Friday, January 16, 2009
Surf's Up...And My Dander
Cartoons used to be my fave. I had cartoons in the yearbook. Cartoons in my school and college newspapers. Cartoons papering the walls of my study. I did this one this morning, and I see I need to practice up and buy some new pens. I usually liked to have my cartoons have an underlying theme that you could take and build a conversation around. Or a sermon. Or a philosophical discussion. This cartoon is no exception, so here it is.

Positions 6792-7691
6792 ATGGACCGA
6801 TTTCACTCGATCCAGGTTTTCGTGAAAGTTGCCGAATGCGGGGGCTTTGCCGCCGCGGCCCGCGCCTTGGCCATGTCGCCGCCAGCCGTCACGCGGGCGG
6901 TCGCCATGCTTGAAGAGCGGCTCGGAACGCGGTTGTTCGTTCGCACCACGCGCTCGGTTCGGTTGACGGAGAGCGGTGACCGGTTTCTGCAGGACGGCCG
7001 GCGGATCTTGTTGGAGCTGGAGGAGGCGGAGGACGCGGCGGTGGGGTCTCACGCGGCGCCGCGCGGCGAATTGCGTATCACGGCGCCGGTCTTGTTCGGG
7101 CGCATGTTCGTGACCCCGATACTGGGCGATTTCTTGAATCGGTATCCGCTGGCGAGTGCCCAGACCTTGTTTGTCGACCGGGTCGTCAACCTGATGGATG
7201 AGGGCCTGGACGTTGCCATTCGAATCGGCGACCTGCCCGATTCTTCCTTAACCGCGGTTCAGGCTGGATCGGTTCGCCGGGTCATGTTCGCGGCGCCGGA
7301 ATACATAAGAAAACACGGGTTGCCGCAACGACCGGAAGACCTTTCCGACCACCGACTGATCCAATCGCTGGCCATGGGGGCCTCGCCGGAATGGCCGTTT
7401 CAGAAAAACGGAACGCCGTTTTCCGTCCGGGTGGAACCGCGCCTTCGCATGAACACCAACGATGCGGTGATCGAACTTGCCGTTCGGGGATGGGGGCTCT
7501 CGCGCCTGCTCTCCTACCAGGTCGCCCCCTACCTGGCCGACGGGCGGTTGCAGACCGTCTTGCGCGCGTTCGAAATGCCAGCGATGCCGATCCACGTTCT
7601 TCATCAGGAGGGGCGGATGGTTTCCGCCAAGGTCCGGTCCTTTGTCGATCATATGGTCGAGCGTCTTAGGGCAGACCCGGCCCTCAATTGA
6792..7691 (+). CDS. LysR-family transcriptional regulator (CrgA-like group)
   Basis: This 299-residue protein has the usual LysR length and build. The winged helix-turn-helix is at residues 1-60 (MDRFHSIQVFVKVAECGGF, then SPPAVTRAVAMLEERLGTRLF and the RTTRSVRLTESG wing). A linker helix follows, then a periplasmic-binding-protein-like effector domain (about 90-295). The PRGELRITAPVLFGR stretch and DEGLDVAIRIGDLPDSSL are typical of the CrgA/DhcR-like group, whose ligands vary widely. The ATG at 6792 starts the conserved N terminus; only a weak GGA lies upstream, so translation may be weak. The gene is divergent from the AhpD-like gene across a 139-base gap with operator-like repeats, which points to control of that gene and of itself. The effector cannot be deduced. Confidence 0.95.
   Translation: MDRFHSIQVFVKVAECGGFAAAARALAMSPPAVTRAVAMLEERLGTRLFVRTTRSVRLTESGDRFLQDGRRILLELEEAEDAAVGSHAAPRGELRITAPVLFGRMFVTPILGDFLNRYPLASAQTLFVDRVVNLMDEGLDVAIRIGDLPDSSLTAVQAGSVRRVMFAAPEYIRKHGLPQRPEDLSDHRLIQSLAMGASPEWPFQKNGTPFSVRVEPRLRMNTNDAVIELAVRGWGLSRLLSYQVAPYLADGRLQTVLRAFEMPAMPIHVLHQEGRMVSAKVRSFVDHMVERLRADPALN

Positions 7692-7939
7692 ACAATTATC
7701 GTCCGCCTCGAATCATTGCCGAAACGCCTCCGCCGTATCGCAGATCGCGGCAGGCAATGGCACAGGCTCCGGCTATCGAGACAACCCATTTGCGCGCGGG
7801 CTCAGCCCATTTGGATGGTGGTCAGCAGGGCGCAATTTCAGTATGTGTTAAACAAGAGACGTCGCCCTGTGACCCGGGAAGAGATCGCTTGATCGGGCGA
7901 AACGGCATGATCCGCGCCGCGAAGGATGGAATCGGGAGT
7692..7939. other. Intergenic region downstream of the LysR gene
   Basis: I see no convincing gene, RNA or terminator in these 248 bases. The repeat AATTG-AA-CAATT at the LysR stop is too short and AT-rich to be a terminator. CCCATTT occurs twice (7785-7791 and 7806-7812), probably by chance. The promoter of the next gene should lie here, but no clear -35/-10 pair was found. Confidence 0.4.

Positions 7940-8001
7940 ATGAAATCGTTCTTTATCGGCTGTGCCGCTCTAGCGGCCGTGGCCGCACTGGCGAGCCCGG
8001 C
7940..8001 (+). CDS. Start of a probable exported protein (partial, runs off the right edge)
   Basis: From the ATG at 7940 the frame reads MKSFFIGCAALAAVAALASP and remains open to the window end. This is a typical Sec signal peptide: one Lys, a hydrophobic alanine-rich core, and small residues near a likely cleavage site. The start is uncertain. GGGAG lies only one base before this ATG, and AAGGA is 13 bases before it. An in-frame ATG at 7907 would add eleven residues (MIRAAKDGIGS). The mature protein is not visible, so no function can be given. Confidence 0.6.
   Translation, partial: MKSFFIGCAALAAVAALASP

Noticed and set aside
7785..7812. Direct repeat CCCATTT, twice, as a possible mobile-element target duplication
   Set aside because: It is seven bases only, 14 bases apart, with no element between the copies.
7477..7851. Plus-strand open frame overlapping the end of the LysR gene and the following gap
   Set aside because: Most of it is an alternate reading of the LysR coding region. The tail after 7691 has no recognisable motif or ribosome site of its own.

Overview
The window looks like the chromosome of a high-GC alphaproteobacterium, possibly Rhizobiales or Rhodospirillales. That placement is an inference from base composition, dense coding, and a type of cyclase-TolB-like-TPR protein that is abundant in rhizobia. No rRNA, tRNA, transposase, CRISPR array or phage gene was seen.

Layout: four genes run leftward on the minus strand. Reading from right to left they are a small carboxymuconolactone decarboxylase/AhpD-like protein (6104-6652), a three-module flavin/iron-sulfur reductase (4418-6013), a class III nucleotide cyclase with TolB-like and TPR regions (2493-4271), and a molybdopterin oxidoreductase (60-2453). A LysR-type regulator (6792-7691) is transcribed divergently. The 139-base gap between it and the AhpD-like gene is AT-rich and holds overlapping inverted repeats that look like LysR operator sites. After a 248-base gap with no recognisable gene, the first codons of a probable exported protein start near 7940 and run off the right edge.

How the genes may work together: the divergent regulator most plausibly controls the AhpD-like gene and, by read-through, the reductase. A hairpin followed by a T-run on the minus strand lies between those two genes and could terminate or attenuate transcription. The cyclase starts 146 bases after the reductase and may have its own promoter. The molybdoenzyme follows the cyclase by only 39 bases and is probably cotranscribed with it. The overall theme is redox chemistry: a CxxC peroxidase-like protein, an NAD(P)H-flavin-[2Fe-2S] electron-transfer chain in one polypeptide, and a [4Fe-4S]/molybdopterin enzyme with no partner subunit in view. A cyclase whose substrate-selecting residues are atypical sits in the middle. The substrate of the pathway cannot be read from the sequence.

A few blogs ago, I had posted a dolphin painting, and went on about the intelligence of dolphins and other creatures we consider lower life forms. I remember watching Lassie, the collie on TV. Every week, Timmy, the little bozo kid that owned Lassie, would get in a mess of trouble. Every week, Lassie would go back to Mom and Pop and bark, whine, grovel and do handstands trying to tell them that Timmy was in trouble. Mom and Pop would always come up with..."My, Lassie, you're feelin' frisky today". " Hey girl, got a new boyfriend?" or "What's the matter, Lassie, something wrong?" Now, since Lassie always stuck to Timmy like glue, don't you think the folks would notice that the bratty little kid wasn't around. I finally got fed up and quit watching...they should have let Lassie write the scripts. The dolphin in the cartoon is trying to tell the people that there is imminent danger. The people are in MuuMuuLand or somewhere. The analogy here is that our environmental problems, endangered species and climate change indicators are telling us something is wrong. We discuss, debate, rationalize and study the problems and take token actions here and there. We may wait till it's too late. I had a friend say "well, it's not certain that humans are causing climate changes. Not the point. If there's just the teeniest possiblity that we are the cause, we can't take that chance and continue on our wasteful, selfish and thoughtless course. I do get serious when I talk about the needless damage done to our home. This Earth of ours wasn't inherited from our fathers, but borrowed from our children and grandchildren. I want them to be able to enjoy its beauty. Amen